How to Paint a Basic Skin Tone in Watercolor

So you want to paint skin, but you're wanting to keep it simple. This might be because you are a beginner, just sketching, or just wanting to get basic colors because you aren't getting majorly into portraiture. 

I've found that by using Venetian Red, Van Dyke Brown, and Ultramarine you can get a wide range of skin tone and their values. 

I'm really into this triad because of the various textures. We have the granulation going on in the Ultramarine but then we also have opacity in Venetian Red. So we have simplicity in the mixing of flesh tone, but it ends up looking really interesting texturally.

I also like this because most people probably have Ultramarine and Van Dyke Brown (or a similar earth brown) but then you throw in the Venetian Red, which is a pigment that I hadn't worked with before and doesn't seem to be overly common in an artist's standard palette.  

 Qor Ultramarine Blue

Qor Ultramarine Blue

 Qor Van Dyke Brown

Qor Van Dyke Brown

 Qor Venitien Red

Qor Venitien Red

Above images are from the QoR website and aren't they amazing! Thats some next level swatching!

 a range of skin tones created from varying my mixtures and water amounts.

a range of skin tones created from varying my mixtures and water amounts.

 Check out the variety in skin tone, but also the low chroma purples and greys from these 3 colors. Also TEXTURE!!!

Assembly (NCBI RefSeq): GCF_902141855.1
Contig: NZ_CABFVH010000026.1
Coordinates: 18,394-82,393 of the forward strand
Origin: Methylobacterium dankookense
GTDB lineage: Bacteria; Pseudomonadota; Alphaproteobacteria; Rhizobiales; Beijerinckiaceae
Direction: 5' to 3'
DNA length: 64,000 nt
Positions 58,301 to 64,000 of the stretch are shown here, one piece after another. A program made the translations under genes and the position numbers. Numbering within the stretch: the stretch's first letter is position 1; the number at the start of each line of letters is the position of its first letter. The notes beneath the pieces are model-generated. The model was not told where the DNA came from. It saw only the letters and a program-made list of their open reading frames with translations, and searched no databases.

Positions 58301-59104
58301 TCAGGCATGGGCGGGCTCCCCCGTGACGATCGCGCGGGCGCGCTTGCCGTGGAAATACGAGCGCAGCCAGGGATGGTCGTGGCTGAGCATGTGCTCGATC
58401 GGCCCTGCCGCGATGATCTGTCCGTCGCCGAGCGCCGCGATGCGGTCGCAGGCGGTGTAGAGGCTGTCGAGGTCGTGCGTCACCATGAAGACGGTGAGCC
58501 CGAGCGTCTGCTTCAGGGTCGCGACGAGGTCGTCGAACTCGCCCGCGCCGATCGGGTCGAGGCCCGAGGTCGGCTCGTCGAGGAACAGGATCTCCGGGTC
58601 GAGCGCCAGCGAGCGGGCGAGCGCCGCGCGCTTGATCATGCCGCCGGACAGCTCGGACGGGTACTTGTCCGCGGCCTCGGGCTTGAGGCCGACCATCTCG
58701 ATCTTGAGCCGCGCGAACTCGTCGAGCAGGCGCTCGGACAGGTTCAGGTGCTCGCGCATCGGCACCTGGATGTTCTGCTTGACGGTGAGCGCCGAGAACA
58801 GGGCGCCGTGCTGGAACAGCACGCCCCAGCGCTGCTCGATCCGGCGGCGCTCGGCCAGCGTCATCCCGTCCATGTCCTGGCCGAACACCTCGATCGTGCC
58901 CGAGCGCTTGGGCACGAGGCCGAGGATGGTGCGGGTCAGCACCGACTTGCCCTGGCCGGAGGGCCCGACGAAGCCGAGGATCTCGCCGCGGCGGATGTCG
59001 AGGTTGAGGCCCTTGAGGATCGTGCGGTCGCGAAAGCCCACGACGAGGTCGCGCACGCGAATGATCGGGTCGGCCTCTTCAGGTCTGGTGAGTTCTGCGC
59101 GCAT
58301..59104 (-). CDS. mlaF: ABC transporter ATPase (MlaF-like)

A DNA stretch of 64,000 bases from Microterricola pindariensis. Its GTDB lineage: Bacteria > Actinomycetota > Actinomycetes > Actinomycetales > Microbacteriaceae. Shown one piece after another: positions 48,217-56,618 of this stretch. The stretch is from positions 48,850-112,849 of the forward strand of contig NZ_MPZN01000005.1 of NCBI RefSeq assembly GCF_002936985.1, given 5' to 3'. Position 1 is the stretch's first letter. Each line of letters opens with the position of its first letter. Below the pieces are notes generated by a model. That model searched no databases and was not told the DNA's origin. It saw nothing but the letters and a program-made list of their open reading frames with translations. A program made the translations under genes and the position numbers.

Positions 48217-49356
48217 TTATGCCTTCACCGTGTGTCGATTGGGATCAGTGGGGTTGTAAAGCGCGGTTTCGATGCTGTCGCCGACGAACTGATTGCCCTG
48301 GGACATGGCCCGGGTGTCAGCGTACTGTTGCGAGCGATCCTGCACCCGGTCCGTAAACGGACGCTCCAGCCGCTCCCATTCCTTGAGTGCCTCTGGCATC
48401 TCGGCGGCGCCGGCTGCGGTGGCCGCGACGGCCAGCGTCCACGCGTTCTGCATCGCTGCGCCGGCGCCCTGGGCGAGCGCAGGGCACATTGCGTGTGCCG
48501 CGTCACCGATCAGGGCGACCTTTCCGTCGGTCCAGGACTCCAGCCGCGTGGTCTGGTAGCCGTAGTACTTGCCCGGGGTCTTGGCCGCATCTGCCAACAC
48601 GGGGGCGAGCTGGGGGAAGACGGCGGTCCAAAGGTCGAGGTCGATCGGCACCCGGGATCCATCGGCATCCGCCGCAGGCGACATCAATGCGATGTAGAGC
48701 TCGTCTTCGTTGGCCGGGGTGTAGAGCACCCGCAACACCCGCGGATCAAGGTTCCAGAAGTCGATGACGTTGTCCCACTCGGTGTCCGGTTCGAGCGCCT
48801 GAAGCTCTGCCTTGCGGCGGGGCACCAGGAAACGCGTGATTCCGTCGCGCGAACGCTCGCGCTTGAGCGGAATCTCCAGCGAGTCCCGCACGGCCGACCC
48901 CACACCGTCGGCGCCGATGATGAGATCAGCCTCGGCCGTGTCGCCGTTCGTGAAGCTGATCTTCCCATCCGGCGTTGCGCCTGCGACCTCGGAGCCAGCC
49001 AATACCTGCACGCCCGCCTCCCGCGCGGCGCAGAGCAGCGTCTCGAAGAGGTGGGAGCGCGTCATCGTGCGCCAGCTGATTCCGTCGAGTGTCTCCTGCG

Check out the variety in skin tone, but also the low chroma purples and greys from these 3 colors. Also TEXTURE!!!

So when you are simplifying skin tone down this much you aren't getting results that are particularly nuanced, but its really great for sketching, practice, value studies, and planning for larger and involved paintings.

Commission Speed Paint

I was lucky enough to be asked to paint this portrait! Check out my process in the above video. If you are interested in having me paint your or your loved one's face you can let me know on my commission page

Prices start at $250 for a 9x12in watercolor on paper.

Art Vlogging

Since my work schedule is light this week due to Thanksgiving I decided to try out daily vlog style videos. I've done it 3 days now and I've really enjoyed it. Check out my youtube channel and drop a subscribe 

Yupo Watercolor Paper Review

yupo

Check out my Yupo paper review in the above video. If you are a watercolorist you need to check this out! If you aren't familiar with Yupo its a non absorbent watercolor paper so its sort of like painting on a plastic surface. Its a really fun twist on the standard watercolor experice and I highly recommend giving it a try.

Here is a couple of my experimentations with Yupo. I'm definitely going to continue exploring.

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September 2017 in Review

Paintings I completed this past month

First:  "Try on Politics" 24x36in Oil on Canvas

This painting is the first of the Sweater Series. Its a reflection of the politics that I wore as a child raised in a conservative environment. 

Middle:  "Try on Feminine" 24x24in Oil on Canvas

The second in the Sweater Series is about how I've looked at my own womanhood and tried on different approaches to my own femaleness.